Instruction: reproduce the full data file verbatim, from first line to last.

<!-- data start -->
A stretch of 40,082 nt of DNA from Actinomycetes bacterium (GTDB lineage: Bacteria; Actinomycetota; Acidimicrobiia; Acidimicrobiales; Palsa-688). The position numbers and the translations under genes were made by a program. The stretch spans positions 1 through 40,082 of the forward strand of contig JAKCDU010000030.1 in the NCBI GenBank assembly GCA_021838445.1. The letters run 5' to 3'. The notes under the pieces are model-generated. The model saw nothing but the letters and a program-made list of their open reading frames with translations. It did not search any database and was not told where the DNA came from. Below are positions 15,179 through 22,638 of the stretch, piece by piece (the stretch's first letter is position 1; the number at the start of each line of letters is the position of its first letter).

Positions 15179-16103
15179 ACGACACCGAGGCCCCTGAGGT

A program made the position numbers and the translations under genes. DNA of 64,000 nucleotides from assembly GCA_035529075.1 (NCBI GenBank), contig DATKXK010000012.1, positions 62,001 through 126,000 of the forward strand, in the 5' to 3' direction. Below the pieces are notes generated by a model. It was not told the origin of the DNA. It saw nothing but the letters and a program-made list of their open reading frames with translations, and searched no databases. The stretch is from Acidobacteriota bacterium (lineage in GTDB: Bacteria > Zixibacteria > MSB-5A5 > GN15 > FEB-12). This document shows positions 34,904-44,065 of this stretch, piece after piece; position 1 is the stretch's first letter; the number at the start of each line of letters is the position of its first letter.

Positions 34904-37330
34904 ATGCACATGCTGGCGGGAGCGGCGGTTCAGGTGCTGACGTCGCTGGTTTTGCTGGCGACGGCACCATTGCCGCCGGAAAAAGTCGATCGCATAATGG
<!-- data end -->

A stretch of 40,082 nt of DNA from Actinomycetes bacterium (GTDB lineage: Bacteria; Actinomycetota; Acidimicrobiia; Acidimicrobiales; Palsa-688). The position numbers and the translations under genes were made by a program. The stretch spans positions 1 through 40,082 of the forward strand of contig JAKCDU010000030.1 in the NCBI GenBank assembly GCA_021838445.1. The letters run 5' to 3'. The notes under the pieces are model-generated. The model saw nothing but the letters and a program-made list of their open reading frames with translations. It did not search any database and was not told where the DNA came from. Below are positions 15,179 through 22,638 of the stretch, piece by piece (the stretch's first letter is position 1; the number at the start of each line of letters is the position of its first letter).

Positions 15179-16103
15179 ACGACACCGAGGCCCCTGAGGT

A program made the position numbers and the translations under genes. DNA of 64,000 nucleotides from assembly GCA_035529075.1 (NCBI GenBank), contig DATKXK010000012.1, positions 62,001 through 126,000 of the forward strand, in the 5' to 3' direction. Below the pieces are notes generated by a model. It was not told the origin of the DNA. It saw nothing but the letters and a program-made list of their open reading frames with translations, and searched no databases. The stretch is from Acidobacteriota bacterium (lineage in GTDB: Bacteria > Zixibacteria > MSB-5A5 > GN15 > FEB-12). This document shows positions 34,904-44,065 of this stretch, piece after piece; position 1 is the stretch's first letter; the number at the start of each line of letters is the position of its first letter.

Positions 34904-37330
34904 ATGCACATGCTGGCGGGAGCGGCGGTTCAGGTGCTGACGTCGCTGGTTTTGCTGGCGACGGCACCATTGCCGCCGGAAAAAGTCGATCGCATAATGG